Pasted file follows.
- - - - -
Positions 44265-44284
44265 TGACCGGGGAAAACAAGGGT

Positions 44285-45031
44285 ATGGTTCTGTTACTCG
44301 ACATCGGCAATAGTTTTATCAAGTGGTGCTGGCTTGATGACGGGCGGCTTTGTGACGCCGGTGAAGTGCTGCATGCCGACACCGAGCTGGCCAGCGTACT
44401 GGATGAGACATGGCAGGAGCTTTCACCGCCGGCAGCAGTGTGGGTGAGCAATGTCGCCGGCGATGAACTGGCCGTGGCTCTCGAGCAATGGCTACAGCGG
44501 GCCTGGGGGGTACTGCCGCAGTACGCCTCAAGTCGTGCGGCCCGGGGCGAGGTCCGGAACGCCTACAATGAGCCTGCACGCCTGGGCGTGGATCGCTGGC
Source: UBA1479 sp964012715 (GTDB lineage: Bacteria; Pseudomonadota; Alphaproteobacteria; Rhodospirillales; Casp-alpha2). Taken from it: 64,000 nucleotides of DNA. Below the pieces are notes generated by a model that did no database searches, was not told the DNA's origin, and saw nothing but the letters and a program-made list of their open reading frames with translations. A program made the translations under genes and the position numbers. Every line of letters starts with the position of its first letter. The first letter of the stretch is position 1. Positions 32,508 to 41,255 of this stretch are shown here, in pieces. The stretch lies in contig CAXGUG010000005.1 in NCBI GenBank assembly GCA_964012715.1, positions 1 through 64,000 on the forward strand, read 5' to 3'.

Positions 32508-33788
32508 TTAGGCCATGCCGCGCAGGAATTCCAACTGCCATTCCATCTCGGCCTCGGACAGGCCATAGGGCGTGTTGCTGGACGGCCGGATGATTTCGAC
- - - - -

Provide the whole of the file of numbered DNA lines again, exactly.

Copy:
Positions 44265-44284
44265 TGACCGGGGAAAACAAGGGT

Positions 44285-45031
44285 ATGGTTCTGTTACTCG
44301 ACATCGGCAATAGTTTTATCAAGTGGTGCTGGCTTGATGACGGGCGGCTTTGTGACGCCGGTGAAGTGCTGCATGCCGACACCGAGCTGGCCAGCGTACT
44401 GGATGAGACATGGCAGGAGCTTTCACCGCCGGCAGCAGTGTGGGTGAGCAATGTCGCCGGCGATGAACTGGCCGTGGCTCTCGAGCAATGGCTACAGCGG
44501 GCCTGGGGGGTACTGCCGCAGTACGCCTCAAGTCGTGCGGCCCGGGGCGAGGTCCGGAACGCCTACAATGAGCCTGCACGCCTGGGCGTGGATCGCTGGC
Source: UBA1479 sp964012715 (GTDB lineage: Bacteria; Pseudomonadota; Alphaproteobacteria; Rhodospirillales; Casp-alpha2). Taken from it: 64,000 nucleotides of DNA. Below the pieces are notes generated by a model that did no database searches, was not told the DNA's origin, and saw nothing but the letters and a program-made list of their open reading frames with translations. A program made the translations under genes and the position numbers. Every line of letters starts with the position of its first letter. The first letter of the stretch is position 1. Positions 32,508 to 41,255 of this stretch are shown here, in pieces. The stretch lies in contig CAXGUG010000005.1 in NCBI GenBank assembly GCA_964012715.1, positions 1 through 64,000 on the forward strand, read 5' to 3'.

Positions 32508-33788
32508 TTAGGCCATGCCGCGCAGGAATTCCAACTGCCATTCCATCTCGGCCTCGGACAGGCCATAGGGCGTGTTGCTGGACGGCCGGATGATTTCGAC